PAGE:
DENVER - The National Park Service proposed peak-season entrance fee increases on Tuesday at 17 of its most popular attractions, including Yellowstone, Grand Canyon and Yosemite national parks, to help finance a backlog of maintenance and improvements.
U.S. Interior Secretary Ryan Zinke said the proposal, including a hike in vehicle admission fees from $30 to $70 at some parks, would generate $70 million annually, marking an increase of nearly 34 percent in collections for the park system as a whole.
“The infrastructure of our national parks is aging and in need of renovation and restoration,” Zinke said in a statement. “Targeted fee increases at some of our most visited parks will help ensure that they are protected and preserved in perpetuity.”
The additional revenues would be earmarked for deferred maintenance to roads, bridges, campgrounds, bathrooms and water lines at 17 of the fee-charging units of the Park Service, an agency of the Interior Department.
The majority of national parks will remain free to enter. Only 118 of the 417 Park Service-administered sites currently charge for admission.
Under the proposal, peak-season visitor fees for the 17 affected parks would increase in 2018 to $70 for non-commercial automobiles, $50 per motorcycle and $30 per person for visitors entering on foot or on bicycles.
Theresa Pierno, president of the Washington-based National Parks Conservation Association, blasted the proposal, saying the increases would make the parks unaffordable for some and shift a greater portion of the costs of park improvements to visitors.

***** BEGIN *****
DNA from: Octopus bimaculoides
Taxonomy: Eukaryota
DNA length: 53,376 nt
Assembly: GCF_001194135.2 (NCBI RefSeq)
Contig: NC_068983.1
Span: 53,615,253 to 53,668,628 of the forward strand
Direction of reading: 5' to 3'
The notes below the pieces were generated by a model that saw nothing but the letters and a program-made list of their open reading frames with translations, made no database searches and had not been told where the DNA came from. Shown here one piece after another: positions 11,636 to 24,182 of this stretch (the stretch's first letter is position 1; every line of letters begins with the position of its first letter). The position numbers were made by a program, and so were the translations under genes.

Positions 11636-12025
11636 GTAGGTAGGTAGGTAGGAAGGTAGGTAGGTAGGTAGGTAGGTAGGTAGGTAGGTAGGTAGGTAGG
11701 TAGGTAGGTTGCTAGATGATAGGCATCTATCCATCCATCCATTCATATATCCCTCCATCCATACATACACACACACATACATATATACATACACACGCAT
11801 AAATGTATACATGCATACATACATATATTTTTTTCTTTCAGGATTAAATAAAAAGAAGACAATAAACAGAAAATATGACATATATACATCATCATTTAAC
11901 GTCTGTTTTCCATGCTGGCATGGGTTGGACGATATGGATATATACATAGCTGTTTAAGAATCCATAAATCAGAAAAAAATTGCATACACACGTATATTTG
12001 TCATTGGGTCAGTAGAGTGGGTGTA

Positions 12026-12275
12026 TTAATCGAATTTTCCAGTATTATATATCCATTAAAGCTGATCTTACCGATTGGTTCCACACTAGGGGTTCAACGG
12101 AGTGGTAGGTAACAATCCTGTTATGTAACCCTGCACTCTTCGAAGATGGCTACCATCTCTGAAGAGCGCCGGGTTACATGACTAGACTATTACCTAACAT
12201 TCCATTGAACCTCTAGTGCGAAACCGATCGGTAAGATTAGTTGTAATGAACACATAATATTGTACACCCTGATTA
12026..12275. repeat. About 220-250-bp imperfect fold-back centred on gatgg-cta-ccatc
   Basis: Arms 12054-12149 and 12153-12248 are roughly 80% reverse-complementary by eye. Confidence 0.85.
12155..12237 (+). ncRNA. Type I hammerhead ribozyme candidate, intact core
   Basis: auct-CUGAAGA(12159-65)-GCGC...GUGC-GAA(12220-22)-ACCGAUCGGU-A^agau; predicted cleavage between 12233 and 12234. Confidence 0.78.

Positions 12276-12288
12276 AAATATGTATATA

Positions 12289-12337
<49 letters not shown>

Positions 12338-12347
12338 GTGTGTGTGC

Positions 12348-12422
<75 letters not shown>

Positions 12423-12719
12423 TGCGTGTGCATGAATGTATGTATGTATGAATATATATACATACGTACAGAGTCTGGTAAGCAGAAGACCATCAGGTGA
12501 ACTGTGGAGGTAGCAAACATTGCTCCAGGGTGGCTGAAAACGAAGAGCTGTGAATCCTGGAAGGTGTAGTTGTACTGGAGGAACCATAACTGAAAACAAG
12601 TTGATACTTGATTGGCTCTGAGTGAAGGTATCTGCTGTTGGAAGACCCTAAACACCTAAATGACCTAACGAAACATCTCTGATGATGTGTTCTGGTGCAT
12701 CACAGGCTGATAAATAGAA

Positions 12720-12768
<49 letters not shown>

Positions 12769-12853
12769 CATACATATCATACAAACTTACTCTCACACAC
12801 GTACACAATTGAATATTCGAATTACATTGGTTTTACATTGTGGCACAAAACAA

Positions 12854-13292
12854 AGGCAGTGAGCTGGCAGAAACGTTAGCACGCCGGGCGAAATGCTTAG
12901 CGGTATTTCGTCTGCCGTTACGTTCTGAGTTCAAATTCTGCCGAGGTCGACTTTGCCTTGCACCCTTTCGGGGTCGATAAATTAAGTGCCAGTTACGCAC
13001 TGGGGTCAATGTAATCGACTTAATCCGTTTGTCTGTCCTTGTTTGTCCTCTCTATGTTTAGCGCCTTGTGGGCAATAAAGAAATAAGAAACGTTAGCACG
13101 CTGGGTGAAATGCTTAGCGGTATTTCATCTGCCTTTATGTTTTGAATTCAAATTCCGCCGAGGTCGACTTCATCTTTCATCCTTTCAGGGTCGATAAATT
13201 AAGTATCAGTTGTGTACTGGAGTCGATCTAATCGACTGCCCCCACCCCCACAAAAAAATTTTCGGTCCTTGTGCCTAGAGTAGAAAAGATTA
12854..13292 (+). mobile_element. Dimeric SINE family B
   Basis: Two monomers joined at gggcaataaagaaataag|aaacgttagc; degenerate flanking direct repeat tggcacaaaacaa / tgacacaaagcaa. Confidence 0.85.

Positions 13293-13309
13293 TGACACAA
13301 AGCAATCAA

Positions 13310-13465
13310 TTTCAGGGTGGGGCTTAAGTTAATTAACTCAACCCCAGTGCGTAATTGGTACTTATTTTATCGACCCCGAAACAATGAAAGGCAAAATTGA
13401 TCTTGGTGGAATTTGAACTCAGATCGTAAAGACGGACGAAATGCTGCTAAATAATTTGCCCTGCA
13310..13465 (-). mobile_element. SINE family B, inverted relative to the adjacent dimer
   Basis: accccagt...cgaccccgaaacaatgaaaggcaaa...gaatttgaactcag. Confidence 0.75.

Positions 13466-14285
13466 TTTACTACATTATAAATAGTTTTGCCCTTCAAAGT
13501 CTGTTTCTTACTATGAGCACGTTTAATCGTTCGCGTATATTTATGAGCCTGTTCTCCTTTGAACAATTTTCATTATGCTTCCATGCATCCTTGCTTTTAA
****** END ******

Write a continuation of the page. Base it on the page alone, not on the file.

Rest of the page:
“The administration just proposed a major cut to the National Park Service budget even as parks struggle with billions of dollars in needed repairs,” Pierno said in a statement.
Three of the best known parks on the list - Yosemite in California, the Grand Canyon in Arizona and Yellowstone in Wyoming, Montana and Idaho - saw entrance fees raised as recently as 2015, the association said.
In addition to further hikes at those parks, higher fees would be charged at such popular Western destinations as Denali National Park in Alaska, Rocky Mountain National Park in Colorado, Bryce Canyon, Zion, Arches and Canyonlands national parks in Utah, and Mount Ranier and Olympic national parks in Washington state.
The only two units affected in the Eastern United States are Shenandoah National Park in Virginia and Acadia National Park in Maine.
Federal law requires that 80 percent of revenue generated at a national park remains where it is collected. The remaining funds can be funneled to other projects within the system.
Pierno said her organization favored a bill in Congress that she said would address deferred maintenance in “a more substantial and sustainable” manner.
Reporting by Keith Coffman in Denver; Additional reporting by Laura Zuckerman in Pinedale, Wyo.; Editing by Steve Gorman and Paul Tait